Anyway, there it is… if you want to play with this – grab the code and paste into a template via the “import clipboard” option (top right – 3 bars)– yes, it’s big because of the font – but very do-able. You can replicate this and make two or more displays but more likely the object and font should be split off into another template if you plan to do that. 


Note that in my test inject nodes I am now injecting JSON, not text (see image above and note the {} which means JSON is selected – then I’ve filled in some standard JSON text to adjust two variables) – just as easy but more powerful as you’ll see in the text injectors.

When this information comes into the node it is processed as such…

        scope.$watch('msg', function(msg) {
            if ((msg.payload.lcdm1!==undefined)&&(msg.payload.lcdm1!==undefined)) lcd2.update(msg.payload.lcdm1,msg.payload.lcdm2);
            if (msg.payload.colour!==undefined) lcd2.updateCol(msg.payload.colour);

Right now I don’t allow on or the other line to be processed but only both at once – but that would be easy to change.

If you look into the code there are two methods (functions) of relevance once the object is defined – this.update and this.updateCol – which are merely setting internal variables then calling the update function.  The text update function could easily be split into two.

At the very end, the LCD is created, needing only a DIV to work in..

var lcd2 = new myLcd("newDiv1");

I called it lcd2 as I also tried putting several on a page to ensure there was no interaction. They need unique names and unique div names and several will co-exist no problem (though it would make sense to have only one copy of the object definition if you want to do the job properly).

See previous blog entries for related info on LCD simulation (alpha blending of the all-segments on character under the actual text).

Specific questions are invited in the comments area (not 2 years later please).


12 thoughts on “The LCD Object

  1. I read your latest playing with gauges and now with LCD. All these looks perfect - great job! Wil be these things accessible as node-red components somewhere, please?

    1. Hi there Slavko. Glad you like what I'm doing.

      So the answer to your question, for now, is no. I've not real interested in supplying end products for people to take. I'm more interested in sharing information as I gain knowledge, which in turn often leads to people writing back in to tell me what I'm doing wrong, hence improving my knowledge so I can do a better job.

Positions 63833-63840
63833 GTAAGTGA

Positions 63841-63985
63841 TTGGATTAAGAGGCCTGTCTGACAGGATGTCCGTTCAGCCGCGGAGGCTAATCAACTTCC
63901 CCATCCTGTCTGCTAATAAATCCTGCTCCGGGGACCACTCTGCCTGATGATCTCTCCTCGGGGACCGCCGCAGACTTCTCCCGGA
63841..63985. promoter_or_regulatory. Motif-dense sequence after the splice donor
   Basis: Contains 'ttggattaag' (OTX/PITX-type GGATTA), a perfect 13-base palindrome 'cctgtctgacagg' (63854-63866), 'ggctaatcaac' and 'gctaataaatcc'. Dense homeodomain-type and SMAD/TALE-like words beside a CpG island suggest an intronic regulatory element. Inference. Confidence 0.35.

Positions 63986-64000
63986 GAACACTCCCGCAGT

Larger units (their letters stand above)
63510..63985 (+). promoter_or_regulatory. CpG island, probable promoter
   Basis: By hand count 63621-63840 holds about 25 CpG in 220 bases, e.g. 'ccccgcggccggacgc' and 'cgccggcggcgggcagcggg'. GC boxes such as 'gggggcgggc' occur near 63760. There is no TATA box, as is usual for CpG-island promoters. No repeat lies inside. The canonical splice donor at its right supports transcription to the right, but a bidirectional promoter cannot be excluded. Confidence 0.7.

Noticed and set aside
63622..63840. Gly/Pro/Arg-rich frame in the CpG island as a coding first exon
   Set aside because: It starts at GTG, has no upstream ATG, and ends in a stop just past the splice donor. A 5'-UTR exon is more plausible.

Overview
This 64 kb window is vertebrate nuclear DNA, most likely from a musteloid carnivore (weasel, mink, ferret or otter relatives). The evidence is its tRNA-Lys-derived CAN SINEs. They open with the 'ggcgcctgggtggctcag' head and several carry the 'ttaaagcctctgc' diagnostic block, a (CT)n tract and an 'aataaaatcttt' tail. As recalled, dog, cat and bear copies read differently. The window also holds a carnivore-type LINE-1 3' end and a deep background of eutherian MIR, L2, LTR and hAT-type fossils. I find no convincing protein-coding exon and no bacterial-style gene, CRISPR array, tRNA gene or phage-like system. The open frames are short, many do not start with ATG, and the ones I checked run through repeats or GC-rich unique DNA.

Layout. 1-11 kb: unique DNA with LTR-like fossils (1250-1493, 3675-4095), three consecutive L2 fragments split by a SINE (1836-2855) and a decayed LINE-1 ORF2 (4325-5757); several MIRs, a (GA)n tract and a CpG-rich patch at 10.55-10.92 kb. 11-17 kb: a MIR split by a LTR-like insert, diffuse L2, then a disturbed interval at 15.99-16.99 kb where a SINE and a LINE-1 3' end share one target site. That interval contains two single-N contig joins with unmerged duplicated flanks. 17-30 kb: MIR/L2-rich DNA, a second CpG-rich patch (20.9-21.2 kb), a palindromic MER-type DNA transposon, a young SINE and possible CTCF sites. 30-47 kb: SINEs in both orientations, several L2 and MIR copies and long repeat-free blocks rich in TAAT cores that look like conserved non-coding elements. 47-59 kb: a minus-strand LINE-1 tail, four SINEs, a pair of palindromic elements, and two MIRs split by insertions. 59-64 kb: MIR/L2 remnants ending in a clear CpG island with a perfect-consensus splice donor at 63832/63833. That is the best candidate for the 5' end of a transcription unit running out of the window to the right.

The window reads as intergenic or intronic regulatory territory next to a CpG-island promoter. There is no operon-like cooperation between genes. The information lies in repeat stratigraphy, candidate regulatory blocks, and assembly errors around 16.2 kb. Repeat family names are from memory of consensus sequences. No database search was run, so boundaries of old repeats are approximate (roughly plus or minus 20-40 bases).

You'll note that many of these articles are updated in the light of new knowledge. Having provided a basic mechanism, I would hope others would find innovative uses for this beyond what I've achieved so far.

      The LCD for example is absolutely not an end-product and I do not own distribution rights, for example, for the fonts. Anyone using it will want to use what I've done (which in turn came partly from my own developing knowledge and partly as a result of great feedback) as a BASE for whatever they plan to develop.

      I don't think it gets too much easier than pasting something into Node-Red but I'd be very surprised if anyone uses this as-is.

      Today I will do some more work on this blog entry with a little more detail.. Had I turned that into an end component I'd then be stuck with supporting something that would soon be out of date. I have absolutely no issue with someone else doing this if that's what they wish.

      For me I am trying my best to take the basic components of these ideas, perfect them as far as I can in order to then move on confidently to other aspects. LCDs and gauges are just the beginning.

      There are still issues to be resolved. In the gauge for example the little button over the two needles shows up 95% of the time but on a distant connection STILL does not ALWAYS show - and until this week I could not get it through my head why something that is cached would not always, eventually come up and stay put - but if one reader is right about resources in Node-Red dashboard, there seems to be a mechanism that helps PREVENT caching.